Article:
Sidney and Annie had 8 children (numbers 2-9), 2 of whom died very young. We've now consolidated a great deal of detail about the children:
(Anthony) Sidney died 29 Nov 1901. The entry gives his occupation as waiter, and his age as 38, although he was actually 34. The error was presumably to avoid embarrassment for Annie, who was 37 at the time. We've yet to find an entry that provides any information about the cause of death.
Annie appears to have been left with five children, aged 2 months (child 9), 4 (child 8), 6 (child 7), 9 (child 5) and 18 (child 1), and perhaps also 13 (child 3), and – if he survived childhood – 11 (child 4). Annie Cheeper is shown as a widow in the Lovell's Montreal Directory for 1901-02, 1902-03 and 1903-04, at 44 Anderson.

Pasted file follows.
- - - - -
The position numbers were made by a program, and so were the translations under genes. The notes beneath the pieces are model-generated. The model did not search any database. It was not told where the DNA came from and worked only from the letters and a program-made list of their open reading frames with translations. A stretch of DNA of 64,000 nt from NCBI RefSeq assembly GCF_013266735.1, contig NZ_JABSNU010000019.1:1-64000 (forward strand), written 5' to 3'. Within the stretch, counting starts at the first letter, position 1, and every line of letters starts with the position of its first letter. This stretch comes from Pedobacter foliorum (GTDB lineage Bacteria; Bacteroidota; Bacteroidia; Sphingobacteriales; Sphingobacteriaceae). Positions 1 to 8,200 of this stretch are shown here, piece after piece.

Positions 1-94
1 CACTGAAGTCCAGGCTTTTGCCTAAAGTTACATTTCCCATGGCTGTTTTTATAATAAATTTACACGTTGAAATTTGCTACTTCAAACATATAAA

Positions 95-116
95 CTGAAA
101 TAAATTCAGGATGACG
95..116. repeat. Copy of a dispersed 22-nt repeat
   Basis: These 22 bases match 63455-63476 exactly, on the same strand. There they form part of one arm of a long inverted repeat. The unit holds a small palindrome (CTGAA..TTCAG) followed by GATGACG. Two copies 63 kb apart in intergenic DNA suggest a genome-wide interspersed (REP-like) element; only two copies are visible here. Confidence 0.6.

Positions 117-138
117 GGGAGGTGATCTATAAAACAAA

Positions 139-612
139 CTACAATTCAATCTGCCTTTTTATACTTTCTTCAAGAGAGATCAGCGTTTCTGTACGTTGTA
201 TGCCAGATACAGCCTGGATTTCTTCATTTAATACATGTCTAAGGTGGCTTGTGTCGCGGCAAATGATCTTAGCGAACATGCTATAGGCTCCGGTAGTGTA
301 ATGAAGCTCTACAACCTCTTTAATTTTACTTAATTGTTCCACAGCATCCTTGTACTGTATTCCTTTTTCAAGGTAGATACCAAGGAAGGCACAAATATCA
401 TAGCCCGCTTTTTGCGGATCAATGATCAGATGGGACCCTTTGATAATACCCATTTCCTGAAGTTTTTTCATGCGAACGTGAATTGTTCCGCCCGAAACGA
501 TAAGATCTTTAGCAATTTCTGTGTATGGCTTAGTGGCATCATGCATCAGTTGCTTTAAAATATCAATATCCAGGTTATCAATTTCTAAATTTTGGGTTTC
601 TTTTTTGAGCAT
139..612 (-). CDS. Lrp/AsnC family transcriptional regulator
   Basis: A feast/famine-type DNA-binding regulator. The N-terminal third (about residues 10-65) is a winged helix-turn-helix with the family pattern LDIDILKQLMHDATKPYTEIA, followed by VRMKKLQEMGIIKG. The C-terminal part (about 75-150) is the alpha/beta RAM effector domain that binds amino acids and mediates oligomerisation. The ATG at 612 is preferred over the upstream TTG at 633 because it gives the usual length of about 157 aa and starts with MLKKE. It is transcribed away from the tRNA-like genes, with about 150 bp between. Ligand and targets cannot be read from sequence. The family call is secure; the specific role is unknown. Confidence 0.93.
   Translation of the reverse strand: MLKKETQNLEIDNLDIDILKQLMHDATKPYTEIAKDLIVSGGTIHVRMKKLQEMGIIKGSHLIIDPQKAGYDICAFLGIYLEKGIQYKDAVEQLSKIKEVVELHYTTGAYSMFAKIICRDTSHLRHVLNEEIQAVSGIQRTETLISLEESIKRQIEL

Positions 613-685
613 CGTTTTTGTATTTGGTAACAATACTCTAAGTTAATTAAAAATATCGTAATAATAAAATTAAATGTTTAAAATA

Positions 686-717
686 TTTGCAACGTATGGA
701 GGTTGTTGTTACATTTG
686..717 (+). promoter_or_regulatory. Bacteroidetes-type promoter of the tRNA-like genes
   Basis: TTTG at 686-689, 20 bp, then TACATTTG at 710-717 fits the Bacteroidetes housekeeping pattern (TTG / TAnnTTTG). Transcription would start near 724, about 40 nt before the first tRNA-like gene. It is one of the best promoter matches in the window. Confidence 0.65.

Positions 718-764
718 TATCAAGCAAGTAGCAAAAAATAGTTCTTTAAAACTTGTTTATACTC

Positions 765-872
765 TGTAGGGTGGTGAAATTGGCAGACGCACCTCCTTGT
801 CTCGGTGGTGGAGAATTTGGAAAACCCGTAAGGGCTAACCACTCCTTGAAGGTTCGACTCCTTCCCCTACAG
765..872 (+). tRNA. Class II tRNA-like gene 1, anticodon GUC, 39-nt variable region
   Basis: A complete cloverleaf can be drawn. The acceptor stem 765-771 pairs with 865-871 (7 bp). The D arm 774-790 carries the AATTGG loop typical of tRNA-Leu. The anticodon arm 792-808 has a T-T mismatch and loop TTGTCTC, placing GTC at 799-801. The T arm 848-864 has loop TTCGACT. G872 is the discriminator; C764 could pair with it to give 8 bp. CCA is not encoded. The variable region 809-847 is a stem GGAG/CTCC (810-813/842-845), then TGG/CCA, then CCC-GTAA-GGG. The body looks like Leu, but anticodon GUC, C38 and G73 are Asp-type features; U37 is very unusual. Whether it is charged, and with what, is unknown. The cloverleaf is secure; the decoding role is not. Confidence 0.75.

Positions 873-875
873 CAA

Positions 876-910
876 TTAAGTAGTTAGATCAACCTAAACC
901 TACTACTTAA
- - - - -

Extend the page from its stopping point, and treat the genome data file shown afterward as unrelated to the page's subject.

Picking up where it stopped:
Annie remarried 3 years later, in 1904, to Jas (James) McManus. James was a Scot, b. Feb 1873 (so 9 years younger). He was a barber, at 141 Wellington. His parents were Luke McManus and Rebecca Ravenna. McManus was a Catholic, and the step-children generally appear to have switched from the Anglican to the Catholic persuasion, the youngest, Daisy Lillian, at age 9, in 1911. In the 1911 Census (1 Jun 1911) they are in Hochelaga Quebec, at (15 St Gabriel?), with 4 of the 6 surviving Cheeper children aged 9 to 19, and 2 of their own:
In 1911-12 the Directory shows them at 219 Island, when Annie would have been 47-48. In April 1916, (according to their son's enlistment papers) they were at 35 Payette St, when Annie would have been 52.
Annie d. 31 Jan 1930, shown as aged 67 (or maybe 66).
James McManus d. 7 Sept 1939, shown as aged 69 (but maybe 66).